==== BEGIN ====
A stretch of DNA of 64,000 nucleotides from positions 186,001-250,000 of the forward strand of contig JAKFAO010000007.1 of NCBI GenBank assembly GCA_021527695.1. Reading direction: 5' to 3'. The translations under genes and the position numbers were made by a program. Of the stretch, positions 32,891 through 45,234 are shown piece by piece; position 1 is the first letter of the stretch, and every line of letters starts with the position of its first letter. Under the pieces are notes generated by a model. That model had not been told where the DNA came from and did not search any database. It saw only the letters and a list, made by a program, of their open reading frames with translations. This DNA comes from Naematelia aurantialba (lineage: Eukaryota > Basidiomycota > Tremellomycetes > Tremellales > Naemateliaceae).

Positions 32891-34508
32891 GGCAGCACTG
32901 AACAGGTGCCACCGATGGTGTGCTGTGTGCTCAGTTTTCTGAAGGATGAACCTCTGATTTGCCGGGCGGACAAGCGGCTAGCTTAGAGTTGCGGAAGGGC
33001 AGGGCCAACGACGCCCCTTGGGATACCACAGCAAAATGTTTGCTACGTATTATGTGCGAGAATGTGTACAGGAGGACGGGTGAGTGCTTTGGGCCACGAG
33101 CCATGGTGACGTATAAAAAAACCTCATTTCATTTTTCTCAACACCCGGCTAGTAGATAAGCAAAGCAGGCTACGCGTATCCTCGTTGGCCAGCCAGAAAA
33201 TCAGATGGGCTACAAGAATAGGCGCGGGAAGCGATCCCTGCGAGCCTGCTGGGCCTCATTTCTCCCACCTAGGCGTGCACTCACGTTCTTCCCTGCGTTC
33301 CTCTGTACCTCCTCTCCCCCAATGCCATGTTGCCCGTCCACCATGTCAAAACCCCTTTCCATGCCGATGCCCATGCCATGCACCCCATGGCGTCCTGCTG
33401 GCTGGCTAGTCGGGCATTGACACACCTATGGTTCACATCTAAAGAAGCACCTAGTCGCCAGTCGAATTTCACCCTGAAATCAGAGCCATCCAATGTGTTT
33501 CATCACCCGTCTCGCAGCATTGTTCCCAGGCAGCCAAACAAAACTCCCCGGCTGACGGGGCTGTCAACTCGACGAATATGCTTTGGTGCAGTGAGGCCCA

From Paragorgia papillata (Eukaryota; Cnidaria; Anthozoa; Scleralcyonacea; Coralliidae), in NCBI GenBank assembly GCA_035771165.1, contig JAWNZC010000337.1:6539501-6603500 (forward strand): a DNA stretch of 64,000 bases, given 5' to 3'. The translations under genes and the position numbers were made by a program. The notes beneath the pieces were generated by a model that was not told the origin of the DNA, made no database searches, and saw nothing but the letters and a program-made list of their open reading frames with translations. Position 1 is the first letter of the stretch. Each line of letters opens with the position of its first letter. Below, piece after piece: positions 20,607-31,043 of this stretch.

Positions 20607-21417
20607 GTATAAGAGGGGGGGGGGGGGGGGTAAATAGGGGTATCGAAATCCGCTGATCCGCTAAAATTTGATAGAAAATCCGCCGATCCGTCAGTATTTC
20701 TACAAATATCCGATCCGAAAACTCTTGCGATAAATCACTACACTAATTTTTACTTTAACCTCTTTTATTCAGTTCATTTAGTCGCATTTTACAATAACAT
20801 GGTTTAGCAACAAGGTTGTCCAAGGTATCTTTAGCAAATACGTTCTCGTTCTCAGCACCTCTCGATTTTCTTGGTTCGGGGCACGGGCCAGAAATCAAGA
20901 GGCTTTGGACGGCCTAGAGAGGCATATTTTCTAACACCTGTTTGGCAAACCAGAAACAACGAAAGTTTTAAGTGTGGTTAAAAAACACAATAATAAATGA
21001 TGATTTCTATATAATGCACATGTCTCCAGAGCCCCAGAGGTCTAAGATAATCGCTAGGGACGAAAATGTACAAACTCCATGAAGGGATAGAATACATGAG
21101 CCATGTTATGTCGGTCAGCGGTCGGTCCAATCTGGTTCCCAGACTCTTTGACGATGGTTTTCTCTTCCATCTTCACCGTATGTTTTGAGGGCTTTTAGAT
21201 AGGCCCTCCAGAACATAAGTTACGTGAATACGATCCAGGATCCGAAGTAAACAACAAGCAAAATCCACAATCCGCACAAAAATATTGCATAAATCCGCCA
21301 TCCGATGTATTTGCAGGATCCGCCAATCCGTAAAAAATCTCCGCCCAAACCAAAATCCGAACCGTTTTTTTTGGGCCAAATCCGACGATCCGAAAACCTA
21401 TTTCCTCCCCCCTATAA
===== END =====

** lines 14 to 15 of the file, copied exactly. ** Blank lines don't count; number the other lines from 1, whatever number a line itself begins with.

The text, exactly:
20701 TACAAATATCCGATCCGAAAACTCTTGCGATAAATCACTACACTAATTTTTACTTTAACCTCTTTTATTCAGTTCATTTAGTCGCATTTTACAATAACAT
20801 GGTTTAGCAACAAGGTTGTCCAAGGTATCTTTAGCAAATACGTTCTCGTTCTCAGCACCTCTCGATTTTCTTGGTTCGGGGCACGGGCCAGAAATCAAGA